In Cormac McCarthy’s The Road,
While the book is gruesome to read, McCarthy himself said that he was driving home a point, and he wants us to remember it while there’s still time.
The Consequences if Nothing is Done
The effects of climate change—droughts, earthquakes, hurricanes—are now being felt all over the world, and scientific models predict they will only get worse over the coming century. Hurricanes Irma, Maria and others have wrought widescale destruction, and show just how potent Mother Nature’s fury can be. Our planet isn’t just getting hotter, it’s destabilizing with potentially catastrophic repercussions for all life on Earth.
What is in store for us, if nothing is done, is extinction. Most places will become uninhabitable; agriculture will become scarce, causing famine and increasing wars; ancient plagues trapped in the arctic ice will be set free; and the oceans will become too poisonous to support life.
The effects will be felt worldwide, so the solution is not to escape the ravages caused by global warming, but to combat them with all the tools at our disposal; through our purchasing power and the influence we wield over governments.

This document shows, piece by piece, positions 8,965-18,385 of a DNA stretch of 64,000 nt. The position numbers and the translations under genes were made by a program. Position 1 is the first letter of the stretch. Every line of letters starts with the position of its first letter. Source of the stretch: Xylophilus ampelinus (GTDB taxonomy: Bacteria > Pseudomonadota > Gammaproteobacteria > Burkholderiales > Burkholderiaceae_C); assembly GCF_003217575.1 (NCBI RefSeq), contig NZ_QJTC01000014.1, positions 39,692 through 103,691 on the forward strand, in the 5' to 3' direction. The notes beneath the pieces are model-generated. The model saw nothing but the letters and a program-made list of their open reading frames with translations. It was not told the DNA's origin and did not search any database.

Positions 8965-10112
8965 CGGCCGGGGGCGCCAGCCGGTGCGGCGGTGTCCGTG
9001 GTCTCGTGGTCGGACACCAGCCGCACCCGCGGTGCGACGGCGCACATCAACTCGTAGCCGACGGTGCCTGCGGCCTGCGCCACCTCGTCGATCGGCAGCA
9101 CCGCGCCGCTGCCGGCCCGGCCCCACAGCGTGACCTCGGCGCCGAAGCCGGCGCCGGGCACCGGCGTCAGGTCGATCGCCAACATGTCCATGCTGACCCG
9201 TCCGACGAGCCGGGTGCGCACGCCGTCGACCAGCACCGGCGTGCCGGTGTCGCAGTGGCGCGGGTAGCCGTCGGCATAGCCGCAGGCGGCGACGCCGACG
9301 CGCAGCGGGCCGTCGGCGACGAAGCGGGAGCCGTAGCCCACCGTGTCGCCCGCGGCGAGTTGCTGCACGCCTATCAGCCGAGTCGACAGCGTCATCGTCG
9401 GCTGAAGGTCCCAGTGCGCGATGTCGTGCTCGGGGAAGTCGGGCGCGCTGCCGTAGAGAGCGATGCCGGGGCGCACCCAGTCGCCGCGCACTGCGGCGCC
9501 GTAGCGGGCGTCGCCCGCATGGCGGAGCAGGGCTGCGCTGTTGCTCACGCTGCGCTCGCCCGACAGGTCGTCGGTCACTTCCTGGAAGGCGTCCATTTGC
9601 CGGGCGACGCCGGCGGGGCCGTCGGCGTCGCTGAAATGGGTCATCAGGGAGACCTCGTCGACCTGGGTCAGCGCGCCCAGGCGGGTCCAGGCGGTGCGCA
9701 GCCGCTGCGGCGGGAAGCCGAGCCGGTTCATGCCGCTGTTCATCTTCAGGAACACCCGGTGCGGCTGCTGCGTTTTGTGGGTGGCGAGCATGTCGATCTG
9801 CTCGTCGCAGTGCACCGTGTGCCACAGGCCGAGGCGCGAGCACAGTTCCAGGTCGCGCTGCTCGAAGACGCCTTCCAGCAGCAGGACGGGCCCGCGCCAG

U.S. Cities with the Best Likelihood of Survival
We do know climate change will be a huge factor in the years to come (at least the years while Earth is still habitable), and it’s wise to take it into consideration when deciding to buy a home or relocating. At the moment, many people are only considering economic factors, and buy properties in future disaster zones that they might soon regret.
Camilo Mora, a geologist at the University of Hawaii, explained the long-term effects of climate change in an interview with The New York Times, saying, “The best place, really, is Alaska… Alaska is going to be the next Florida by the end of the century.”
But if buying a property in Homer, Alaska doesn’t interest you, Business Insider compiled a list of 13 U.S. cities slated to best weather the ravages of climate change:
San Francisco, California
Ann Arbor, Michigan
Salt Lake City, Utah
These cities all have thriving economies as well as the infrastructure to deal with droughts, flooding, hurricanes and other disasters. They’re also the best suited for young business professionals who want to ensure their long-term welfare.
Nezha Boutamine | The Edge Blog